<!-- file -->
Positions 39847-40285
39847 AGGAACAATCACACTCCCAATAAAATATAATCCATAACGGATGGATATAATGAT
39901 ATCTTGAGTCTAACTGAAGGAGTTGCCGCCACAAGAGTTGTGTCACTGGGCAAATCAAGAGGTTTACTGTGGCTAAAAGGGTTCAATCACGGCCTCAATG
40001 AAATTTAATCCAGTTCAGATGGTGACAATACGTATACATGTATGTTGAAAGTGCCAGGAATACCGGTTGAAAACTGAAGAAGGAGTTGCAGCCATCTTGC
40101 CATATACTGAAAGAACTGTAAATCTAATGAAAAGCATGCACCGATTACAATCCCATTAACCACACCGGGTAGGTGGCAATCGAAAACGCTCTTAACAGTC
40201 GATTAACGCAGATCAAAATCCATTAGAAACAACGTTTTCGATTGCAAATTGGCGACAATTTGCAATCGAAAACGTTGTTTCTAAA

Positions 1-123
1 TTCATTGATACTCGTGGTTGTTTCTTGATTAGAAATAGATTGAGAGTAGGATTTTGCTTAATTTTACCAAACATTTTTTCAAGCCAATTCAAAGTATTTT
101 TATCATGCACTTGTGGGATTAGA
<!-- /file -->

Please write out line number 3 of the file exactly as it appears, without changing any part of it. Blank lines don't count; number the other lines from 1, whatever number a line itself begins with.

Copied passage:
39901 ATCTTGAGTCTAACTGAAGGAGTTGCCGCCACAAGAGTTGTGTCACTGGGCAAATCAAGAGGTTTACTGTGGCTAAAAGGGTTCAATCACGGCCTCAATG